But, then there is this...

 

If everyone is working this extraordinary amount of overtime, what is it doing to the personnel?  Are they getting enough sleep?  Are they becoming mentally and physically deprived of basic needs because they are at work more than they are at home?  Are injury and accident rates rising?  Are they setting themselves up for that preventable injury or accident?  Working that much, as I've said before in another thread, is that this much work will inevitably wear out the personnel to a point where cognitive abilities will not be fast enough to stop an injury or accident from happening.  Why kill ourselves in the process of not trying to kill ourselves.  I'm fairly sure we all want to make it to retirement.

AFS1970 and COH Bulldog like this

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Big OT number are almost always a result of failure to properly staff a department. With enough staff to ensure minimum staffing and cover some anticipated OT they would not see these "windfalls". Also, the article notes their numbers are total compensation (salary+benefits+OT) which is different than how much actually money the individuals take home. One must wonder the cost of health insurance and other similar expense in CA vs. other places. I know our City adds roughly 40% to any wages to figure benefits. In many places the pension systems are very different, some pay based on your total best year or years, other only on base wages. Also, while some FD's in CA run 42 hr weeks, many (most?) still run 56's? which is 40% more hrs. 

 

As noted above someone's math has to be way off, to say that every $1 of OT costs $1 to the pension system. That would be a 100% contribution and would be basically make overtime cost 3 times straight pay instead of 1.5?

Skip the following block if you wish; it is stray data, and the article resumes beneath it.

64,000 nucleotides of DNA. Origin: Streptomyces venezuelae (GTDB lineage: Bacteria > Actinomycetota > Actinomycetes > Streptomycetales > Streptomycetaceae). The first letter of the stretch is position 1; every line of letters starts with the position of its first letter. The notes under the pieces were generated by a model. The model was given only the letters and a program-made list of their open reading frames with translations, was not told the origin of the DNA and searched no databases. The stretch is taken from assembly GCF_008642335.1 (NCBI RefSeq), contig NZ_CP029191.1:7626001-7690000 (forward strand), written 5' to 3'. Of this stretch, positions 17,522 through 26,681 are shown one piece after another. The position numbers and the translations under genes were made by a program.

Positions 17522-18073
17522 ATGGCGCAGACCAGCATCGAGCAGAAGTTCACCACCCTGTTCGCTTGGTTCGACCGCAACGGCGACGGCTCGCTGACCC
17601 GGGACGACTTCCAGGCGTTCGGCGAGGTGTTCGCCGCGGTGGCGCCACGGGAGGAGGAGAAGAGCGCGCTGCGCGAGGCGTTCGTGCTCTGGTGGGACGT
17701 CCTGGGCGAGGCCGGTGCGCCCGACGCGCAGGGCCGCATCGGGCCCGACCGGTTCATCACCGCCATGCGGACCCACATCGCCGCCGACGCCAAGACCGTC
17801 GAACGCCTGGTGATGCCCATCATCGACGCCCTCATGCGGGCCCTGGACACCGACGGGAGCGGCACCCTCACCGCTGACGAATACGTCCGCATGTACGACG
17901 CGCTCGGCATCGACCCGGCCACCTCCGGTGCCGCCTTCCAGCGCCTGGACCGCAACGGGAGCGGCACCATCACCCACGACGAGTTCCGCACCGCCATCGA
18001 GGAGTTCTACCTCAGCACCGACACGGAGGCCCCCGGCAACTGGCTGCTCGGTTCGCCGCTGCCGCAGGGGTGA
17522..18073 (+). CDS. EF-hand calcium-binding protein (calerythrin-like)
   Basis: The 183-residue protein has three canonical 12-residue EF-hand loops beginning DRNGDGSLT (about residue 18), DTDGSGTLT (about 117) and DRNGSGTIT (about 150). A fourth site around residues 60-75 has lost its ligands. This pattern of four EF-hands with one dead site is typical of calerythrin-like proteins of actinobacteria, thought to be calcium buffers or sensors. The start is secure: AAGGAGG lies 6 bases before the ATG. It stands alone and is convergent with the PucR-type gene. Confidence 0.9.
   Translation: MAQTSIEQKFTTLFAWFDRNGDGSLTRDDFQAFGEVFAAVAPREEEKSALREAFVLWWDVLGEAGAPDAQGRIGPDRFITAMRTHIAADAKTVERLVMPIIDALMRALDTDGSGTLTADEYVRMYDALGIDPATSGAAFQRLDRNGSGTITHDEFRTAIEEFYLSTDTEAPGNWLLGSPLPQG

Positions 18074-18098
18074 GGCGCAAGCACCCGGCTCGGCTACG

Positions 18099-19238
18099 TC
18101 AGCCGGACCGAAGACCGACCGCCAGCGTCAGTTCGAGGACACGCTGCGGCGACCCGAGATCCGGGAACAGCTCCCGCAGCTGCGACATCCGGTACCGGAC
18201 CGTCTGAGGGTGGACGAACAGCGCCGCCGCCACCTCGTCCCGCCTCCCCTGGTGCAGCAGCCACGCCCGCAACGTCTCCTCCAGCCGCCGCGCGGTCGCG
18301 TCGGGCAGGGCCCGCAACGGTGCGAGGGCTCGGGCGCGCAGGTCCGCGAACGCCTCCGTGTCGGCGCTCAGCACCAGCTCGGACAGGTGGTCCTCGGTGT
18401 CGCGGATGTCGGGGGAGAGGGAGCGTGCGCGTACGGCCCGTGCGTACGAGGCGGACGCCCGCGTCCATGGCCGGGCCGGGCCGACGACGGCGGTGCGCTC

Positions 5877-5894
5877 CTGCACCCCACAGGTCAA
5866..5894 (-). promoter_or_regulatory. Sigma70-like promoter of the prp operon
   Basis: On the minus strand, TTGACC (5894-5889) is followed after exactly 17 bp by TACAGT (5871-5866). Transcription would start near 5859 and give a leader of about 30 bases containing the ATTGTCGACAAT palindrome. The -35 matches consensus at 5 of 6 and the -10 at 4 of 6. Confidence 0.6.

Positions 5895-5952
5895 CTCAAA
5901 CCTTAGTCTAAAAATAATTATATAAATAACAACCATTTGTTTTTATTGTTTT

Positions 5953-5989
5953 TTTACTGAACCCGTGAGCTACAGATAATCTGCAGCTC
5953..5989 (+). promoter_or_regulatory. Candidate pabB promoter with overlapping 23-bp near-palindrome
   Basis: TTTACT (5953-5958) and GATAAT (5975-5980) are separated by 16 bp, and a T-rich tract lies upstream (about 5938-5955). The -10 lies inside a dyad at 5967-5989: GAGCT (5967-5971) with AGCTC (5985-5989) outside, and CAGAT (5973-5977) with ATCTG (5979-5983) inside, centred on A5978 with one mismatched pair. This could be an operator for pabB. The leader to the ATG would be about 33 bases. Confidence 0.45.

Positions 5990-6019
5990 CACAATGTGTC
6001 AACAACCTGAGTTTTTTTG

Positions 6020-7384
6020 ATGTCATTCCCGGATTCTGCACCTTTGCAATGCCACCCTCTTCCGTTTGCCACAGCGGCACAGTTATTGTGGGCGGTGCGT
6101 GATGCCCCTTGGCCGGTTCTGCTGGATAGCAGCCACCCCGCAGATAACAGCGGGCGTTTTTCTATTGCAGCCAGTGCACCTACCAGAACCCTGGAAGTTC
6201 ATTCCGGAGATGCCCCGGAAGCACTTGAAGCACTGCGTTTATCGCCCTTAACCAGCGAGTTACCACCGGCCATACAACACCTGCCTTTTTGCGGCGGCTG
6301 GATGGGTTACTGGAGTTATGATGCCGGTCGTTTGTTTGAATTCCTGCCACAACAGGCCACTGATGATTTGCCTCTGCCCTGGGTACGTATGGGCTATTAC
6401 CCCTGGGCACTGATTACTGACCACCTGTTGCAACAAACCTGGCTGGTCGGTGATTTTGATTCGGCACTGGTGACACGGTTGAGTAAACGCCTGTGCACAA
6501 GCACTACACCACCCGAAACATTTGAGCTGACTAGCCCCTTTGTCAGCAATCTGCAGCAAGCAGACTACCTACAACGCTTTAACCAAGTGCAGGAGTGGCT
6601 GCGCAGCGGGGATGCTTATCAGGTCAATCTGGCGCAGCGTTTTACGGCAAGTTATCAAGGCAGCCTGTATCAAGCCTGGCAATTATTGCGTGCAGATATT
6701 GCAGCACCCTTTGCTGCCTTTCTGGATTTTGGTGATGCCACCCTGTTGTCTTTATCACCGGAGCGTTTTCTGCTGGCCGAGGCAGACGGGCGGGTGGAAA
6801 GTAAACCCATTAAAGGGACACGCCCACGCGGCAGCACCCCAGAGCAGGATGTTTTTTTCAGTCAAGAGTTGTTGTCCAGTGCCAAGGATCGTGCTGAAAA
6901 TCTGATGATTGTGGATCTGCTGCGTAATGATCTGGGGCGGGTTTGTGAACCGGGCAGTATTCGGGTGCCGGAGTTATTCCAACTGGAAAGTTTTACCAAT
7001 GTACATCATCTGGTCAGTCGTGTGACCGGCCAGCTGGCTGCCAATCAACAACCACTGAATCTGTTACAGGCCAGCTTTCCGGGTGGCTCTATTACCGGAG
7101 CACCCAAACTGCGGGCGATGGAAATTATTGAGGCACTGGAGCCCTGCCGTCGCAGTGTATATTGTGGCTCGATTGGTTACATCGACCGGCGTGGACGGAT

AFS1970, BFD1054 and dwcfireman like this

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I wonder what effect the wildfire season has. If a FF deploys on a wildfire assignment for a week, are they paid every hour they are on that assignment? I'd assume they would be, since when they're back at basecamp they aren't really free to leave. That might cause someone to rack up a lot of OT hours.

dwcfireman likes this

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On 3/7/2017 at 8:07 AM, antiquefirelt said:

Also, while some FD's in CA run 42 hr weeks, many (most?) still run 56's? which is 40% more hrs. 

 

 

FLSA only requires OT for over 53 hours per week.  Some states in the north east NY included have a 40 hour work week for firefighters.  

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1 hour ago, 16fire5 said:

 

FLSA only requires OT for over 53 hours per week.  Some states in the north east NY included have a 40 hour work week for firefighters.  

Sadly I know this all too well, as this is the system I've been working for 20+ years now. My point in noting that above was that some of the higher salaries maybe attributed to working more hours. All other things being equal, the added hours would make pay 40% higher than the average taxpayer working 40 hrs a week.

BFD1054 and dwcfireman like this